Unless it’s raining, puddles are highly untrustworthy. I have no idea who or what made a specific puddle, but both of those answers are probably best left a mystery. I don’t think I want anyone to tell me the answer to those questions, and I certainly don’t want to conduct any personal investigation.
That was one lesson I learned at work this past week. Another lesson that I learned was that you should avoid laughing out loud at a joke you think of by yourself while you’re quietly walking behind someone you don’t know. Because if that person looks over their shoulder and sees it’s just you, you’re going to have to face some tough questions. Mainly, “What’s so funny?” If you say “nothing” because you’re embarrassed to tell them you just made yourself laugh out loud, then everyone leaves that situation feeling like the other person is judging them.
Throw that one in the “Lessons Learned the Hard Way” bucket…
Speaking of judging, I heard an interesting comment today. Someone said, “Everyone judges, but in return, everyone is being judged.” And I think that’s pretty accurate. From the moment we look at someone, we start judging them by picking out flaws or things that attract us to them. This may all happen before they say anything. If you turn around and see a guy who is 6’8″ standing behind you, you don’t think, “He must like dogs.” You think, “Damn, this dude is freakin huge.” I mean…he might like dogs. Typically, big things are really nice. Have you ever noticed how big dogs are usually the nicest? It’s the small dogs that are always barking and trying to bite everything.
Almost derailed there. Bringing it back to my original topic of unfairly judging others.
My whole life, people have been in relationships that I haven’t agreed with (My friends have said this about me too, and I would agree with them). And I would always try and help out friends who were struggling with relationships by providing some advice. Mainly because I thought I had some pretty good insight. Relationships aren’t that hard. They really boil down to Communication, Effort, and Appreciation. If two people have these things, then most of the time, the relationship will be successful. Except for the times when it isn’t. Compatibility and Passion are the oars that move the relationship boat out of Platonicville and onto Lovers Island. But some couples just vacation there, and some couples end up moving there for good. The problem is, advice can often confuse a vacationer, and that’s what I realized that I was doing. Any time I tried to play Matchmaker, I may have done more damage than good, and they overstayed their visit. Sometimes, an outcome is not a true indication of intention. But it’s still the outcome you live with regardless.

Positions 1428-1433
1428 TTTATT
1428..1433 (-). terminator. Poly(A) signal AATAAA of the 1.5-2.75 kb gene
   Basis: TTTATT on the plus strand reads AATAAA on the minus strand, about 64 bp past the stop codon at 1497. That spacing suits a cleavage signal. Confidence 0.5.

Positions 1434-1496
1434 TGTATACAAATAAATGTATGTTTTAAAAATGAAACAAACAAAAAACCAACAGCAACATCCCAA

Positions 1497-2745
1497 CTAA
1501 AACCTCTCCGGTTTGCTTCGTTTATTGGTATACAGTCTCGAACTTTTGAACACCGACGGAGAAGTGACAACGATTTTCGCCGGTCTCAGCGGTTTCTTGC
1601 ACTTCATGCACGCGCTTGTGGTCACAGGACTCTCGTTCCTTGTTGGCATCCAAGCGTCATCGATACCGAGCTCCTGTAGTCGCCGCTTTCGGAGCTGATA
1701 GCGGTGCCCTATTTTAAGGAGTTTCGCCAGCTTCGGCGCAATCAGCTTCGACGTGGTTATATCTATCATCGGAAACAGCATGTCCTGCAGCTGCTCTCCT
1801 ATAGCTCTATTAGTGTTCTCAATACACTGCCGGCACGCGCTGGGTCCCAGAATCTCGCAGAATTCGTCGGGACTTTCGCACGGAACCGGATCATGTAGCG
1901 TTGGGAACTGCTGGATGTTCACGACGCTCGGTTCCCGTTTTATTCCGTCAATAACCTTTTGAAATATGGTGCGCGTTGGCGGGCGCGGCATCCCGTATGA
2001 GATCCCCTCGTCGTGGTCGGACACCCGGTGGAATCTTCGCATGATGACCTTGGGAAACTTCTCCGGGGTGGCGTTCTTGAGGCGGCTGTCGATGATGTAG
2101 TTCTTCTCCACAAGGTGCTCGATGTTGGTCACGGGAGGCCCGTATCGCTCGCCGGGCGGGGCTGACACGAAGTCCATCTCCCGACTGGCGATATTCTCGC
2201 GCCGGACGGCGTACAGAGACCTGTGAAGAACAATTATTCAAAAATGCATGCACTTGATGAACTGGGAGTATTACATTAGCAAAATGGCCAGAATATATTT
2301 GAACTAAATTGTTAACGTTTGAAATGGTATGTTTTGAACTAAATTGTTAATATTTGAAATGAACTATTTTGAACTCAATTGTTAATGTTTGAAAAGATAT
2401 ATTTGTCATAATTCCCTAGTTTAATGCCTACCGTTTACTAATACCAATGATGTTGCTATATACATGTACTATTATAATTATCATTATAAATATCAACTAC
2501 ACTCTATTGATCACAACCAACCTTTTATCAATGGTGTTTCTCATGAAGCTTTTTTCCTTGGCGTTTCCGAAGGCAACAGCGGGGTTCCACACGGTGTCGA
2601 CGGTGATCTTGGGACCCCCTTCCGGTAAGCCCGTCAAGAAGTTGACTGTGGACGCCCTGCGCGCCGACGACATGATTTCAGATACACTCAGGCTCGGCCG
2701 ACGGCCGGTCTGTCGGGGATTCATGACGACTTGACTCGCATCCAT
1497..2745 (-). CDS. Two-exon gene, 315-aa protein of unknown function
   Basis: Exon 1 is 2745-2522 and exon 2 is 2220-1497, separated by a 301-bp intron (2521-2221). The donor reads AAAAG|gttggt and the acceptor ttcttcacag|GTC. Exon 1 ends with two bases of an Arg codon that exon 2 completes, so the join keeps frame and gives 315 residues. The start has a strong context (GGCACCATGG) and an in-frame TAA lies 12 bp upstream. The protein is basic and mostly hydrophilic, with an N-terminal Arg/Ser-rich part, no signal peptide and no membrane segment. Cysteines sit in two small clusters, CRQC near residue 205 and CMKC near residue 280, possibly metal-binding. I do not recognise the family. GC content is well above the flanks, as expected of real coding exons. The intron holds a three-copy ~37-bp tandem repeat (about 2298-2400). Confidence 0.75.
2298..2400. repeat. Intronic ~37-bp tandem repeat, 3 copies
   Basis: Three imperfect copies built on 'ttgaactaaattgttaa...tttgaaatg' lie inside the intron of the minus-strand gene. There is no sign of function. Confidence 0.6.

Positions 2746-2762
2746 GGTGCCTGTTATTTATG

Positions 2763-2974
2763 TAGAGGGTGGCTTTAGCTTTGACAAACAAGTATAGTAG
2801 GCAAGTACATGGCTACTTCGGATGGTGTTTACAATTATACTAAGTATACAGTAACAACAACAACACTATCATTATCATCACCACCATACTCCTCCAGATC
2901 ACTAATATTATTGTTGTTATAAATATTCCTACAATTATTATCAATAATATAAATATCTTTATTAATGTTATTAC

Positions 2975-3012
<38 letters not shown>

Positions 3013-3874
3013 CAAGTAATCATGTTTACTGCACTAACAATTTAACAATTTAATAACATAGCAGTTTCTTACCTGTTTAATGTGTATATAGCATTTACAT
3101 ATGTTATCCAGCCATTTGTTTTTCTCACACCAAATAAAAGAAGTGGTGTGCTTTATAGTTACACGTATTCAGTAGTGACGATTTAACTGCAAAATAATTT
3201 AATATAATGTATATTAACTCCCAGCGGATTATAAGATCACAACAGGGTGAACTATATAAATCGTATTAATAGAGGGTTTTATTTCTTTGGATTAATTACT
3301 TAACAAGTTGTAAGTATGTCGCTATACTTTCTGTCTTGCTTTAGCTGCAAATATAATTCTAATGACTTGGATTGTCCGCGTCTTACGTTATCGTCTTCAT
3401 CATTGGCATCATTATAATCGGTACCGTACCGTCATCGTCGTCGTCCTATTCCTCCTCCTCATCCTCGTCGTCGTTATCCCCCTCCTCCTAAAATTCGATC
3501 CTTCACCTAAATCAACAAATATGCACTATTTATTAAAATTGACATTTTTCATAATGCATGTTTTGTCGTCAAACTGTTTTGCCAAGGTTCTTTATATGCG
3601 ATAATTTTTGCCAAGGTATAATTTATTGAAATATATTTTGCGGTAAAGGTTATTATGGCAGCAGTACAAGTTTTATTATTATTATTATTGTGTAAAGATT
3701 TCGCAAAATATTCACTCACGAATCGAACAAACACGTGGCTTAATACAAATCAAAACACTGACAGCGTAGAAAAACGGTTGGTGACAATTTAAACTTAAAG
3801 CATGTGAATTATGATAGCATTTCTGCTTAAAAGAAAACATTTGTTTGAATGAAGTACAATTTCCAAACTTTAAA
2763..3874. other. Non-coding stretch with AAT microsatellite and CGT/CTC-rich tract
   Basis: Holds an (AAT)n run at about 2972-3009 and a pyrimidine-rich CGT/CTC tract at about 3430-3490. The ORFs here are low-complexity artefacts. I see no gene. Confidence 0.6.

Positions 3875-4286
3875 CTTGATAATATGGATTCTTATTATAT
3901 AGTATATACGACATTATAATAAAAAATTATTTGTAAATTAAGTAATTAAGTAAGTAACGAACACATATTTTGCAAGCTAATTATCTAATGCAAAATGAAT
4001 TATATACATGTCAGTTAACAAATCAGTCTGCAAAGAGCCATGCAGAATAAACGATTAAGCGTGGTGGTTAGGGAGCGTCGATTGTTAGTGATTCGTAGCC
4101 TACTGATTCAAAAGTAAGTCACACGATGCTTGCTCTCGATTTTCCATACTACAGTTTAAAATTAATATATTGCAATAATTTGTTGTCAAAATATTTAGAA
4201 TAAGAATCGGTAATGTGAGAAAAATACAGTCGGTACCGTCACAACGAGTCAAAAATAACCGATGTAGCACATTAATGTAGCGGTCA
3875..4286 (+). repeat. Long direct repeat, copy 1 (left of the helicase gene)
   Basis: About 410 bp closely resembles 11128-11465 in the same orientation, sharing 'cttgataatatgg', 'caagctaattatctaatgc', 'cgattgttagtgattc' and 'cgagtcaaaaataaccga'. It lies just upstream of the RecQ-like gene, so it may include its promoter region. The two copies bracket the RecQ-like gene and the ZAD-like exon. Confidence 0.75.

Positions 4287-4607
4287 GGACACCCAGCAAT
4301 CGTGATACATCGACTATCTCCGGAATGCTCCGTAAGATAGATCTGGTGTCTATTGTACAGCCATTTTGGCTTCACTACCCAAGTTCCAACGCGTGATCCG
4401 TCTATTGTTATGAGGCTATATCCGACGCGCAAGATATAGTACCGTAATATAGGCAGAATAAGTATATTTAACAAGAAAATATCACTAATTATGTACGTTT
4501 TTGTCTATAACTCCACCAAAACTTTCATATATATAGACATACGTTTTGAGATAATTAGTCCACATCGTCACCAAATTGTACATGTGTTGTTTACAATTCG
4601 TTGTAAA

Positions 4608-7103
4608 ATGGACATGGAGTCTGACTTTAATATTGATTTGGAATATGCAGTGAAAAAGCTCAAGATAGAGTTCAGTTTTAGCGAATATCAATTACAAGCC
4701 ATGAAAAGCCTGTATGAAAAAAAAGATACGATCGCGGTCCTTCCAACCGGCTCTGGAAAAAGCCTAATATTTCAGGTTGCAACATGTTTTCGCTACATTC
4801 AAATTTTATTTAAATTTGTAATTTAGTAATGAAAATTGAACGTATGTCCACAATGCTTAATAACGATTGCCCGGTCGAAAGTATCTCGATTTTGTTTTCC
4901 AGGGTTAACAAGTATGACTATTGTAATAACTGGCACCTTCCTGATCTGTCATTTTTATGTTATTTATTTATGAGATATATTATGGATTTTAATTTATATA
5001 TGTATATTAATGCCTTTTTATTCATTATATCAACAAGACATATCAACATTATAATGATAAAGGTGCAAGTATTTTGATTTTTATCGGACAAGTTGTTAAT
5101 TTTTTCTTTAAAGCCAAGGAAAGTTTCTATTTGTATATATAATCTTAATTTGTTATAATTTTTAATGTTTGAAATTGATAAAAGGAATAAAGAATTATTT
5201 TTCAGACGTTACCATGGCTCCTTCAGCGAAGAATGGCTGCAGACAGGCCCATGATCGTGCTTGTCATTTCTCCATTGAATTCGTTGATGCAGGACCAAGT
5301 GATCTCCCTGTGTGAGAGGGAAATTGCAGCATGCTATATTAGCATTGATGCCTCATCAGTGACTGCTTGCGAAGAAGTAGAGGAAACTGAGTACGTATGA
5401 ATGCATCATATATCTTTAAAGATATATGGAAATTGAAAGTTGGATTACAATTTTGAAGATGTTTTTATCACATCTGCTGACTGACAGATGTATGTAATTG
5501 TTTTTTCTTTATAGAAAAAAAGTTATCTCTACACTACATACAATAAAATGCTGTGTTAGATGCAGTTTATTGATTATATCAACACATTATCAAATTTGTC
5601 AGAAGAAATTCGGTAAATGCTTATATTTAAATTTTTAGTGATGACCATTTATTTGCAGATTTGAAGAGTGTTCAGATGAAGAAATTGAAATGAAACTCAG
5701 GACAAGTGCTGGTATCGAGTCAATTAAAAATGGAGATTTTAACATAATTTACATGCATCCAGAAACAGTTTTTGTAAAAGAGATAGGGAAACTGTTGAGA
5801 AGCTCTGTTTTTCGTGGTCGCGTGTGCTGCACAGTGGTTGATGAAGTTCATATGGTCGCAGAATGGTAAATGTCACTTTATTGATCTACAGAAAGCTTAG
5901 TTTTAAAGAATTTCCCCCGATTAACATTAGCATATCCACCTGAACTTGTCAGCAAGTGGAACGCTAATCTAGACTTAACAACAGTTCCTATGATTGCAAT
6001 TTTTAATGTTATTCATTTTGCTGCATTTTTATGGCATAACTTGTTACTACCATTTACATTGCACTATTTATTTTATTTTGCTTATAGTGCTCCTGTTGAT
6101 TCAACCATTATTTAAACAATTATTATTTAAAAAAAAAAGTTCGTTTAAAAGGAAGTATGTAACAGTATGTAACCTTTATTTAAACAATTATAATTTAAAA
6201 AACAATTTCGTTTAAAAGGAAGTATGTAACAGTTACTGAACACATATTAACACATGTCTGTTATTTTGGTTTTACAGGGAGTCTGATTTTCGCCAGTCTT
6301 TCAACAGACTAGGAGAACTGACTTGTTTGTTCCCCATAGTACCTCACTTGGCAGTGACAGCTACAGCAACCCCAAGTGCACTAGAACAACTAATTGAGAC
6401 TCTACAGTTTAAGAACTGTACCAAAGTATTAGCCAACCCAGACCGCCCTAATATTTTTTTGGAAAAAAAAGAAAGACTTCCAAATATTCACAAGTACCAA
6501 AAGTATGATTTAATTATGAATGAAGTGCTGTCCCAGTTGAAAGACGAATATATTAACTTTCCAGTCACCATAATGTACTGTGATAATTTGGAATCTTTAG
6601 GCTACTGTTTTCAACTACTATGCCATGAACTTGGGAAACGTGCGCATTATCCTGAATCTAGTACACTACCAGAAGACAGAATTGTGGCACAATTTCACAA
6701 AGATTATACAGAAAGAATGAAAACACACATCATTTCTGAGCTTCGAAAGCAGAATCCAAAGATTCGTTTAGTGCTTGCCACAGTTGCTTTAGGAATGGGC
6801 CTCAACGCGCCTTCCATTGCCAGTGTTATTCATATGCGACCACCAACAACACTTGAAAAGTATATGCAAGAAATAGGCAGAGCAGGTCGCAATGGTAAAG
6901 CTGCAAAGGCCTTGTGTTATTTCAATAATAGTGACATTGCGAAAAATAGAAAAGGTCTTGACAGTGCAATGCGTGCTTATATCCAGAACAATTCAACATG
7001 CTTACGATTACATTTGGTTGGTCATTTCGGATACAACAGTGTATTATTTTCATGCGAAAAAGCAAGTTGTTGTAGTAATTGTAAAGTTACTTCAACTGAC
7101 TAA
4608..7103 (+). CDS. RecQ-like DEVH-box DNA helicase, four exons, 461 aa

I’m entering a stage in life where some people are making relationships permanent via marriage. And while marriage is not always permanent, the intention behind it is. I’m having a difficult time voicing my opinion about these relationships to the individuals who are in them. I’ve always asked friends to tell if I’m going down a path that they see ending poorly for me. It’s not always easy, and I haven’t always listened to the advice, but I tried to see if from their point of view and know it’s coming from a good place. But what do you do when you know that advice may alienate a friend, resulting in severed ties? I’m sure there are people who have told a friend that their significant other sucks, and as a result, ended up cutting ties with that friend because the friend took it personally. But I don’t know if anyone ever left that situation saying, “Well, at least I got that off my chest” and felt good about it.
Realistically, what it comes down to is your own personal (and most likely, selfish) line of thinking that a friend’s significant other is not good enough for the friend you have love for. Basically, “You should end your relationship with this person because I would feel more comfortable knowing you MIGHT find someone who is good enough for you. Ditch this person that says they love you and you dearly love for the chance that you find someone I deem worthy.” It’s one thing if your friend is in a relationship that is physically, emotionally, or psychologically damaging. But if it’s more of a, “Well, I just think you can do better” type of thing, then I’m starting to realize I just need to try to be as supportive as possible.
And if something happens, then you just help them get back on their feet.
I guess that’s all for now. Just some personal reflections for today.
Thanks for reading.
– The Puddle Maker